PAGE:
Anthony Salcito is vice president of worldwide education at Microsoft.
Note: This post was originally published on Anthony’s Education Insights blog.
Yesterday in Alexandria Virginia, United Way Worldwide officially opened the Mary M. Gates Learning Center overlooking the Potomac River.
The center, which was made possible by a grant from the Bill and Melinda Gates Foundation, includes technology provided by Microsoft and gifts from Deloitte, Nationwide Insurance Foundation, The Principal Financial Group and several individual donors. The center is state-of-the-art with construction based on the goal of attaining Gold LEED certification for high performance green buildings.
Amanda Ponzar from the United Way has a post on the opening over at the Lipsticking blog.
I had the pleasure of speaking at the International Youth Foundation’s Youth Leadership and Livelihoods conference in Washington, DC, today. I participated on a panel entitled “The Global Challenge – and Opportunity – of Youth Employment” with colleagues from public, private and civil sector organizations. The panel could not have been more appropriately named. As the global economy continues to struggle and as demographic, political, environmental and other factors continue to increase pressure on our most precious resource – youth – it is sometimes hard to be optimistic. But working in partnership we can open up many opportunities for our young people despite these daunting obstacles.
In a long week of many meetings and events, this was a highlight. Looking out at the audience of several hundred people – including representatives of local IYF network members, youth leaders, international donors, and foundations, I was reminded of the amazing commitment to youth empowerment that exists around the world.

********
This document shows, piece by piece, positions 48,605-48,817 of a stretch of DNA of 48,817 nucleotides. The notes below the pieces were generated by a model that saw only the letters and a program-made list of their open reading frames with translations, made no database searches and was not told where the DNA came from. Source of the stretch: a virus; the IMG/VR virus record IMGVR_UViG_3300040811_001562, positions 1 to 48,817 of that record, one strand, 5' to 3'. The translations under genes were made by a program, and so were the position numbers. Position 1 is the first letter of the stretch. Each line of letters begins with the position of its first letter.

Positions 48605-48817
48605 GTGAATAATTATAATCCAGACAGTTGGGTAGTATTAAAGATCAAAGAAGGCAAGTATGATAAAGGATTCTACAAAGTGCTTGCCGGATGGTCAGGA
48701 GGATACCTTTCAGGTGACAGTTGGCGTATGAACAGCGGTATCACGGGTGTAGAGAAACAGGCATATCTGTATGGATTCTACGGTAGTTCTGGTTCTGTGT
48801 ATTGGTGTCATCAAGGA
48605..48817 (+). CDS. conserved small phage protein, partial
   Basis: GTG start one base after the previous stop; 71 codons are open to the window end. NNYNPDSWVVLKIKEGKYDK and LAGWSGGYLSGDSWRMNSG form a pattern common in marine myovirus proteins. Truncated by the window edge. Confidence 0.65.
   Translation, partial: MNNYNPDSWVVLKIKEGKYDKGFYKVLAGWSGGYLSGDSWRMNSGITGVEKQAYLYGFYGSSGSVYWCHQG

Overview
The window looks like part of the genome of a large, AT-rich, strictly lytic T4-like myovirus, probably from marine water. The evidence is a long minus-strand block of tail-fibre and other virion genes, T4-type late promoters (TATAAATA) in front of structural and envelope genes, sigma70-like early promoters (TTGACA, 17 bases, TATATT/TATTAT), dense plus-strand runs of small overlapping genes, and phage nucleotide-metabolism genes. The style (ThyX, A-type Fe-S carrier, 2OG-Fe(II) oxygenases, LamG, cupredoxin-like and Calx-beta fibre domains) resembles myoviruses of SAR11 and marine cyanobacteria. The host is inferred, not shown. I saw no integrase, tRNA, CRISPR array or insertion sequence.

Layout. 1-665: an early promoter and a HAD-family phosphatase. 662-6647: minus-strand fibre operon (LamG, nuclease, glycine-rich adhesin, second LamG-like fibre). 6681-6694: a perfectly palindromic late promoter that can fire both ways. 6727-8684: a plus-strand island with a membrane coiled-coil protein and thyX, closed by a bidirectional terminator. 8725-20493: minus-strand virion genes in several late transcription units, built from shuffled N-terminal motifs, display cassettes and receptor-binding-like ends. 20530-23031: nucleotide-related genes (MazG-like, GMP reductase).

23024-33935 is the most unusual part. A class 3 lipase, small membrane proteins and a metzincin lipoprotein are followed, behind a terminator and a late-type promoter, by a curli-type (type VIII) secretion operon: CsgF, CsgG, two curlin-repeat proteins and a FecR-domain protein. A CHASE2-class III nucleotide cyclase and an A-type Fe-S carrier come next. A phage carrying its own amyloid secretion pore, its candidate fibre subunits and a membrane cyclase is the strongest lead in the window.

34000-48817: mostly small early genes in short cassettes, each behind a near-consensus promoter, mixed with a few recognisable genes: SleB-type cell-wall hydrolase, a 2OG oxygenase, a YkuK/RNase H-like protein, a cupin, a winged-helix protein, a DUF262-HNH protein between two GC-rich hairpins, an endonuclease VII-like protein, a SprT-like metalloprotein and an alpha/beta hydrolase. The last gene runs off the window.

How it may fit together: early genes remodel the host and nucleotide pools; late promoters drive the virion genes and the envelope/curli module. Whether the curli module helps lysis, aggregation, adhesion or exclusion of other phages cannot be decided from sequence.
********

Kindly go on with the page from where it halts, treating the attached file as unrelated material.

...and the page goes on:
Our global commitment to youth education and entrepreneurship is part of our Microsoft Unlimited Potential initiative, which invests in programs, products, and partnerships to help catalyze education, innovation and economic opportunity. We also train people in jobs skills that are needed inside and outside the technology sector.
Our partnership with IYF draws on a number of our Unlimited Potential programs, including our Digital Literacy curricula and software donations programs to support IYF’s youth employability initiatives such as entra21 in Latin America and the Youth Empowerment Program in sub-Saharan Africa.
Along with literacy and numeracy, basic technology skills are increasingly essential in every sector of the economy. For example, a recent IDC survey in Europe showed that within 5 years, 90% of all jobs will involve using basic technology, and up to a quarter will involve advanced technology. And in many developing countries, basic technology access and skillscan enable a trajectory into the workplace and continuing education.
Last week we released our 2010 Citizenship report which provides insight into our approach and commitment to addressing economic and social issues and reports on our progress across the company. I want to draw your attention to picture on the cover of our report this year. The girls in this picture all participate in the Global Give Back Circle - a program to give young women in Africa an opportunity to safely complete high school and continue their educations or enter the workforce. It is the promise of youth, especially young girls and women that makes me especially proud to be part of our collective efforts to changes lives and create opportunities.
I encourage you to join the dialogue at http://www.iyflive.net/
Pamela Passman is corporate vice president of global corporate affairs at Microsoft.